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Ed Pendoski

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Posts posted by Ed Pendoski

  1. I can't believe this is happening.  

    Let's go over a couple of facts here.  

    Welchs leave Purdue with stubble for hair. 

    They join the most attractive coaching staff in the Midwest at Carmel. 

    They leave and are now bald. Humm?

    Our new staff has bald, hillbilly bowl, Clooney salt and pepper, afro, ginger and mullet.  Can anyone really even try to top that? 

  2. IU Coaches Mike Dixon and Isaac Jordan are both coming to our club practice tonight.  6:45-8:15 at CHS!


    We will open this practice up to the public for anyone with a current USA Card.  Please enter door 21 and the wrestling room is upstairs behind the Freshman gym.

  3. We are excited to have Indiana Native and new IU Coach Mike Dixon at our practice room tomorrow, Thursday, Sept. 6th 6:45-8:15.

    Carmel High School

    520 E Main St.

    Carmel, IN 46033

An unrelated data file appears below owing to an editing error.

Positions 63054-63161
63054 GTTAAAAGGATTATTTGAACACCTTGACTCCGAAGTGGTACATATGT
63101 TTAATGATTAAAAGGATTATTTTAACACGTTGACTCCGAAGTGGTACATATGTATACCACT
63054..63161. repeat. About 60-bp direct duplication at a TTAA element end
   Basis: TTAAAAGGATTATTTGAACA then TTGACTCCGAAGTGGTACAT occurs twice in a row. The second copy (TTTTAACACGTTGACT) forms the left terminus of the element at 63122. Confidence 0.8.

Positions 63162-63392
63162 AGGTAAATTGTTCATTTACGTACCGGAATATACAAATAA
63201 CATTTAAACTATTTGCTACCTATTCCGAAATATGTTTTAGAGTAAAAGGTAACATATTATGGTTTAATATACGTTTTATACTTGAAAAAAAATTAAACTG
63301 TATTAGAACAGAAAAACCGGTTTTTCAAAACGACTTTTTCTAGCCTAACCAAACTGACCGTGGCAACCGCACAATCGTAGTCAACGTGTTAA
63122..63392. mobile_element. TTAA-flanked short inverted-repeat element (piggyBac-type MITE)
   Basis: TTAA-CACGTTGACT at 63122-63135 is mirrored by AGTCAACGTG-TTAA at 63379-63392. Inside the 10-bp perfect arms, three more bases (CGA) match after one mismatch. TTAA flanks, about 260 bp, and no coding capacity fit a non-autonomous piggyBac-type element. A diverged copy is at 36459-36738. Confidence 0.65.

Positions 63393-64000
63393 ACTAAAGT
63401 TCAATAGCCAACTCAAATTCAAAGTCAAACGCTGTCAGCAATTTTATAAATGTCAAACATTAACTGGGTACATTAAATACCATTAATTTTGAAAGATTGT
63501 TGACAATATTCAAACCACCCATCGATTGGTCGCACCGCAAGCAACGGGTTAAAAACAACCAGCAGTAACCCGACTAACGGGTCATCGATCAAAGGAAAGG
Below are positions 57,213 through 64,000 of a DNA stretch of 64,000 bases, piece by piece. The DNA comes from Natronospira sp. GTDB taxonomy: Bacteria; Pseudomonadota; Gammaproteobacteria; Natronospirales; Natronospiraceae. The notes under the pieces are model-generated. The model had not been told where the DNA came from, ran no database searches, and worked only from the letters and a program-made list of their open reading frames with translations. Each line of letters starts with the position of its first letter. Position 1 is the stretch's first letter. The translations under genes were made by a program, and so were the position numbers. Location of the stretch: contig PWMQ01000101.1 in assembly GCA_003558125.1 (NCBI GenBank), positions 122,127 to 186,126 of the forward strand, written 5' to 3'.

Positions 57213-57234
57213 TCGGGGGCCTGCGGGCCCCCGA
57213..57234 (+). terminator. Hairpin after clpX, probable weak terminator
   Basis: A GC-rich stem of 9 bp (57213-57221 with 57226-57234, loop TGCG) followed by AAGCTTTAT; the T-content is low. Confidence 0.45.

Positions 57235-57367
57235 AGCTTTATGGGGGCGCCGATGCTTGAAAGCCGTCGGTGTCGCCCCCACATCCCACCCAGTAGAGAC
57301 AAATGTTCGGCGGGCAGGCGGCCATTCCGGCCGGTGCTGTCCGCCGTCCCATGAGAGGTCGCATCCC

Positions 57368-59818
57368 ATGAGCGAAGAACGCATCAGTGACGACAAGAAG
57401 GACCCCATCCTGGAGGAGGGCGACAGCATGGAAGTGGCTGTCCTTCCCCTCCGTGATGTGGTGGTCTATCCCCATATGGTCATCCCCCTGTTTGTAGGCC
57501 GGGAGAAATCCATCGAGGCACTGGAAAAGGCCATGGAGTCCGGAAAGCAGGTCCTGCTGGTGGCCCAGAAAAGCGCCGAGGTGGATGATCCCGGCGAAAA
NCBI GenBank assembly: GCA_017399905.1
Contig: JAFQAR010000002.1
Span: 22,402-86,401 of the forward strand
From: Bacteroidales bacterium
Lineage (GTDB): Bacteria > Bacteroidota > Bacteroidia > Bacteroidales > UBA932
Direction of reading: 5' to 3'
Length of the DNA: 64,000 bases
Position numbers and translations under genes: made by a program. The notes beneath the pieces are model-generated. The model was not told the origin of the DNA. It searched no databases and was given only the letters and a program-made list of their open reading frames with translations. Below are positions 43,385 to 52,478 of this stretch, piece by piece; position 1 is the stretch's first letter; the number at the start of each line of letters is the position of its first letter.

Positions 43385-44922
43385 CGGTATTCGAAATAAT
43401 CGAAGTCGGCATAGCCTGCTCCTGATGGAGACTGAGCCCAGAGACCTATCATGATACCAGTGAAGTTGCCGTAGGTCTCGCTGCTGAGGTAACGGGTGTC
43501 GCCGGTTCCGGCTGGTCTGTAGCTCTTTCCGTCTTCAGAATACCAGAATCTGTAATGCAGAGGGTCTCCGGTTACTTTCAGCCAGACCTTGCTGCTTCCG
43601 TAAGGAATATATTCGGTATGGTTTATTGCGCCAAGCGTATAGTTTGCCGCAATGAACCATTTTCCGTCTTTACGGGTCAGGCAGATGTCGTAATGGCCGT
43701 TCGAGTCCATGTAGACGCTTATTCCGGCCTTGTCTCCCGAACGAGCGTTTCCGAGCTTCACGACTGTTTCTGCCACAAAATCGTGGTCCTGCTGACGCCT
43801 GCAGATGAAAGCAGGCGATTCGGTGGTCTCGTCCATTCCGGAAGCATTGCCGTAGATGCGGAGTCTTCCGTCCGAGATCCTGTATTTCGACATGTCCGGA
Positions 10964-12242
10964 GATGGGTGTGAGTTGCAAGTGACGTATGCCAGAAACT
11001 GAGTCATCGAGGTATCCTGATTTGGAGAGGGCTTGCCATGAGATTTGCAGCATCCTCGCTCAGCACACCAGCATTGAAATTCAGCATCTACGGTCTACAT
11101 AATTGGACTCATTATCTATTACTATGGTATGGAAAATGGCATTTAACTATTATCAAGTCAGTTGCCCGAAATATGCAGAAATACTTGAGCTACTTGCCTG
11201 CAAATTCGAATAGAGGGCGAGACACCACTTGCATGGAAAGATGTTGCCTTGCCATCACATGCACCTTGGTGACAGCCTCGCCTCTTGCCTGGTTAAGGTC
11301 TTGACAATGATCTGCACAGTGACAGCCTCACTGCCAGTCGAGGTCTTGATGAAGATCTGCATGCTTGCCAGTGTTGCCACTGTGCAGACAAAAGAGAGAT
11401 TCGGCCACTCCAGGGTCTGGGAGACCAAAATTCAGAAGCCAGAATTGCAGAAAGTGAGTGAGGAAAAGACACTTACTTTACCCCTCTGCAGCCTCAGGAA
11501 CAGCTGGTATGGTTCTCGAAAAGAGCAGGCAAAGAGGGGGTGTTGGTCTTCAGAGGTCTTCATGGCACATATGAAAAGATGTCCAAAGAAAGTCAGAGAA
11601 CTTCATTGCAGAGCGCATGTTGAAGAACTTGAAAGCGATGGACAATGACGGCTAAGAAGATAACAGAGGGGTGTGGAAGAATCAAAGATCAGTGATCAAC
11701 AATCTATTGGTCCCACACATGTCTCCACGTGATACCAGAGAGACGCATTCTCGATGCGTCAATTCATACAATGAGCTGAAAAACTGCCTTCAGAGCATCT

Please enter door 21 and wrestling room is upstairs behind the Freshman Gym.


    We'd like to invite anyone with a current USA Card to come workout with us!


    Please contact us if you have any questions.


  4. 3 hours ago, Wrestling Scholar said:

    The Cornerstone of Ed's argument is the Sliga workout partner legacy which resulted in Riley's state success. 

    This is exactly what I'm saying.  


    3 hours ago, Riley McClurg said:

    I believe that Mitch was the catalyst that brought them to Ed, which in return significantly helped strengthen your program for that time period. Do you agree?

    And so did Riley.


    But if we look at the top 10 teams in the state tourney last year.  Then look at the number of transfers to those programs.  

    If those guys all stayed in their home school district.  Can we agree that there's a better chance of them recruiting a 'Seth Riley' to continue/join our sport? 



  5. 23 hours ago, Riley McClurg said:

    As for the names listed on the thread, I can tell you I see them wrestling on a consistent basis in the off-season with teams that are not their HS - whether its Disney Duals, VB Duals, etc. They are seizing opportunities provided to them by other schools or clubs (Outlaws or someone like Penn or B. South taking wildcards to Disney). I am sure they are expanding their training environment.